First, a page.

We conclude that, under the circumstances, Benitez's statements to Pherson and Castillo as to who had given him the cocaine were not sufficiently contemporaneous with Benitez's receipt of the cocaine to come within the present sense impression exception to the hearsay rule under Fed.R.Evid. 803(1). The lack of consistency in the agents' testimony as to whom
The admission of Benitez's hearsay statements was error, but the error was harmless. The inquiry under the harmless error doctrine is whether there was "a reasonable possibility that the evidence complained of might have contributed to the conviction." Fahy v. Connecticut, 375 U.S. 85, 86-87, 84 S.Ct. 229, 230-231, 11 L.Ed.2d 171 (1963) quoted in Hutchins v. Wainwright, 715 F.2d 512, 517 (11th Cir.1983). We hold that the other evidence against Cruz and Hernandez was sufficient to negate any reasonable doubt whether the erroneous admission of the hearsay statements contributed to their convictions.
III. Sufficiency of the Evidence
In reviewing appellants' challenge to the sufficiency of the evidence, we must view the evidence in the light most favorable to the government and affirm the convictions if a reasonable trier of fact could find that the evidence established guilt beyond a reasonable doubt. United States v. Perkins, 748 F.2d 1519, 1526 (11th Cir.1984).
To establish a conspiracy under 21 U.S.C.A. § 846, the government was required to prove that Cruz and Hernandez entered into an unlawful agreement to violate the narcotics laws, had knowledge of at least the essential objectives of that agreement, and with that knowledge, joined the agreement. United States v. Blasco, 702 F.2d 1315, 1330 (11th Cir.), cert. denied sub nom. Jamardo v. United States, 464 U.S. 914, 104 S.Ct. 276, 78 L.Ed.2d 256 (1983).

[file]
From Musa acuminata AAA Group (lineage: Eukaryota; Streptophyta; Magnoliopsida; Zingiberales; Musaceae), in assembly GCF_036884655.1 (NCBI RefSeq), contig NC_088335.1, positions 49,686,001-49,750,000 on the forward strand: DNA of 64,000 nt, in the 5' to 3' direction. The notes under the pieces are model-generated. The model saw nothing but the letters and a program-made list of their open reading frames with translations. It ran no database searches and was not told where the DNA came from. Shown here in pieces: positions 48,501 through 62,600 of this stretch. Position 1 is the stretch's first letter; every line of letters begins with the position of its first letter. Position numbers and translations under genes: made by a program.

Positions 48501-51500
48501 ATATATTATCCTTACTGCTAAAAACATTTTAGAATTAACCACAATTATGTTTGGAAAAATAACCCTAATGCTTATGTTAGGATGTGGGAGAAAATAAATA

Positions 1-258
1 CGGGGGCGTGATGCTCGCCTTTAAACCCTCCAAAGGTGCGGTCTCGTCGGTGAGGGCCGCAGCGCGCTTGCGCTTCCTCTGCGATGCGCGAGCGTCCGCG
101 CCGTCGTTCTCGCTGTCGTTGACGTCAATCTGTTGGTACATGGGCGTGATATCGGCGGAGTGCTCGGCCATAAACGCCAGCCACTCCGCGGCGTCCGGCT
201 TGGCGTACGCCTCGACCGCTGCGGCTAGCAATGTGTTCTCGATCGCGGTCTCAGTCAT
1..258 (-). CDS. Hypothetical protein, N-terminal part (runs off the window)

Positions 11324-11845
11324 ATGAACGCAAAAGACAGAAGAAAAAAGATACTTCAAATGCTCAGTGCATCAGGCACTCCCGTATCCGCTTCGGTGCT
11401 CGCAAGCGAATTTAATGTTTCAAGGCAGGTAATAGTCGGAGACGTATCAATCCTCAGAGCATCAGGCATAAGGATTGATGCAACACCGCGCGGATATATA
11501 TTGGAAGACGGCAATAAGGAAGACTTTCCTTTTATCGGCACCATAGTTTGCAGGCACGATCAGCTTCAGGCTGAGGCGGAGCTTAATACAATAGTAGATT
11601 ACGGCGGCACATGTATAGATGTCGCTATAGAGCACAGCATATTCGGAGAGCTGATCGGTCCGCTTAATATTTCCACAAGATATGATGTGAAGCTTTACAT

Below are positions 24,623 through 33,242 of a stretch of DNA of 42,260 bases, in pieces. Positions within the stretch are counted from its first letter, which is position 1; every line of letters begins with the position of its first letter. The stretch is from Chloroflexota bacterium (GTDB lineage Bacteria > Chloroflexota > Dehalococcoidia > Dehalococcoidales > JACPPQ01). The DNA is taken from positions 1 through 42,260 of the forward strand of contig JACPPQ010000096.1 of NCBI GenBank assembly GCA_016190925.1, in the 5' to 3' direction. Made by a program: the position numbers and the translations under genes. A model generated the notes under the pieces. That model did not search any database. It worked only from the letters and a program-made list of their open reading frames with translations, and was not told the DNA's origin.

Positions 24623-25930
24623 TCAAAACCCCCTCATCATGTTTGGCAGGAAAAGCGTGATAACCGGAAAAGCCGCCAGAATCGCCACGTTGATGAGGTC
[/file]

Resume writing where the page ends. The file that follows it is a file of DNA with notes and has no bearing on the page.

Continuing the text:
In addition to the principal charge of distribution, Cruz and Hernandez were indicted under 18 U.S.C.A. § 2 for aiding and abetting. To prove the distribution count, the government was required to show that Cruz and Hernandez either distributed the cocaine sample or aided and abetted its distribution. The government chose to proceed under the aiding and abetting theory. Therefore, the government was obligated to establish "that [appellants] `associated [themselves] with a criminal venture, participated in it as something [they] wished to bring about, and sought by [their] actions to make it succeed.'" United States v. Schwartz, 666 F.2d 461, 463 (11th Cir.1981) (quoting United States v. Smith, 631 F.2d 391, 395 (5th Cir. Unit B 1980)).
The government concedes that the tape recordings of appellants' conversations discussing the drug transaction were of poor quality. The tape recordings, however, were not the government's sole, or even strongest, evidence against Cruz and Hernandez. The testimony of paid informant Lage and Agents Pherson and Castillo established the involvement of both Cruz and Hernandez in the drug transaction and was sufficient to support their convictions. These witnesses testified to the meetings and the conversations during which both Cruz and Hernandez discussed the drug transaction.
Lage testified to the conversations which occurred before Benitez and Cruz left the restaurant to obtain the sample of cocaine:
When Cruz and Benitez left the restaurant, they went to Hernandez's shop. Hernandez's involvement was shown by testimony concerning his statements and activities at the two meetings which occurred at his shop.
Accordingly, the judgments are affirmed.